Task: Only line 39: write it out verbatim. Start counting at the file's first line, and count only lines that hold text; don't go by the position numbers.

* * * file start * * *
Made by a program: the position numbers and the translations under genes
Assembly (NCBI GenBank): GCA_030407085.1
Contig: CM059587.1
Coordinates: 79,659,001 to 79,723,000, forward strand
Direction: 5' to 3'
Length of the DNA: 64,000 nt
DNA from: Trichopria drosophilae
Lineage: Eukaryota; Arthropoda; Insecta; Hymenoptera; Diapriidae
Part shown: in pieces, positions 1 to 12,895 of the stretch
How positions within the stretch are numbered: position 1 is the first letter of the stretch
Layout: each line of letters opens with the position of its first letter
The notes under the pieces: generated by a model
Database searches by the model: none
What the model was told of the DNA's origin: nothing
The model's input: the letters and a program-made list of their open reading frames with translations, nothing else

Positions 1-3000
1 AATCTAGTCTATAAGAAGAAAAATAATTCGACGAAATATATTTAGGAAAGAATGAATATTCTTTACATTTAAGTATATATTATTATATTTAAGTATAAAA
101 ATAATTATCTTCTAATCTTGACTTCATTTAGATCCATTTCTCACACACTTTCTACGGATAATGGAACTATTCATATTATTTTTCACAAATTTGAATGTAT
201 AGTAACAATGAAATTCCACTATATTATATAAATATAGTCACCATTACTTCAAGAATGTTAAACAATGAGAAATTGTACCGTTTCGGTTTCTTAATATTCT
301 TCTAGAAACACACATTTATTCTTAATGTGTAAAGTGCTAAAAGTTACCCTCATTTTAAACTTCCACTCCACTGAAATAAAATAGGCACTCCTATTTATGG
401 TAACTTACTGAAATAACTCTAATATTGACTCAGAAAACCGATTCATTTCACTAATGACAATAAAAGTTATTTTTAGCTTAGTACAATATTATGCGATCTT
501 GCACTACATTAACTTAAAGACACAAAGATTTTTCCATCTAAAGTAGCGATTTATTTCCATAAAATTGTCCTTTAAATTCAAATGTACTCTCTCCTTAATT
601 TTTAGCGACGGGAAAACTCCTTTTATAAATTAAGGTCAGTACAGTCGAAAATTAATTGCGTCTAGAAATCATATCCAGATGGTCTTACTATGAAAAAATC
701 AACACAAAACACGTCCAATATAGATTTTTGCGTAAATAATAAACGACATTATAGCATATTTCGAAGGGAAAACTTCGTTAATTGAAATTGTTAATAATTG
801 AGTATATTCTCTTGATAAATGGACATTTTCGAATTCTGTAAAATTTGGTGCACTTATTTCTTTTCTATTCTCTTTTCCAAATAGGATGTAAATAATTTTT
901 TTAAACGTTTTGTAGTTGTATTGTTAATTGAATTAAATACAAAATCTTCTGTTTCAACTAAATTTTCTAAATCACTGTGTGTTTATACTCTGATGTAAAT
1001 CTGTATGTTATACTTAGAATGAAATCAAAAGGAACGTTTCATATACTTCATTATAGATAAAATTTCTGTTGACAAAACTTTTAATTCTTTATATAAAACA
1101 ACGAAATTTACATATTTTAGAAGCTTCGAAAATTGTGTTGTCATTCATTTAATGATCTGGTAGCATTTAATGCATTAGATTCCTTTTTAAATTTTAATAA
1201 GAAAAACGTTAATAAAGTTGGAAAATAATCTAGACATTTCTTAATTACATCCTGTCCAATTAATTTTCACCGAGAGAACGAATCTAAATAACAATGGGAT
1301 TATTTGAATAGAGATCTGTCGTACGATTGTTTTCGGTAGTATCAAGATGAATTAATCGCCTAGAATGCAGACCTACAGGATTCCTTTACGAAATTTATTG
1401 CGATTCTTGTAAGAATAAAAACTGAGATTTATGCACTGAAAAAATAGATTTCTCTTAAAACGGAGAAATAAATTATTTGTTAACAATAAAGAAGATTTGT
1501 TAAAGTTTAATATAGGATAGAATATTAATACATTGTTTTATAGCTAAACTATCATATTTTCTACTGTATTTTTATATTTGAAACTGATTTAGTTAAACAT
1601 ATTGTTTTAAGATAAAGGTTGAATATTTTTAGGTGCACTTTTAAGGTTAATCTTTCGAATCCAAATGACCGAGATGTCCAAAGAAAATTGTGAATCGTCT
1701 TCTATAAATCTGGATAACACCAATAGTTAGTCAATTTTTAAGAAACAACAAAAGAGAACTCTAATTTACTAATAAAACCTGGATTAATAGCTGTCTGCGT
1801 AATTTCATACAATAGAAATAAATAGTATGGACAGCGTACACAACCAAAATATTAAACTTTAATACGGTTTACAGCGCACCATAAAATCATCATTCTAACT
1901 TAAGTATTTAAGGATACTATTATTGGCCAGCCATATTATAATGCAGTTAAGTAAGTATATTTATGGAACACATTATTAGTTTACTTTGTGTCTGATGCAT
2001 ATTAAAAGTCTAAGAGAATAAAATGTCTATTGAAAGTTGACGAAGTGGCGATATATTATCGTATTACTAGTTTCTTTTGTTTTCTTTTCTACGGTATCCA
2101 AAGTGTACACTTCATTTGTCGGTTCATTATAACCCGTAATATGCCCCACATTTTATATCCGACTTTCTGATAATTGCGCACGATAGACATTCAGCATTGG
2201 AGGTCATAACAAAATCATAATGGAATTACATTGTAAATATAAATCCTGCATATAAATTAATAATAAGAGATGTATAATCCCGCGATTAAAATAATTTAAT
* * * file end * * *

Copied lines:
2201 AGGTCATAACAAAATCATAATGGAATTACATTGTAAATATAAATCCTGCATATAAATTAATAATAAGAGATGTATAATCCCGCGATTAAAATAATTTAAT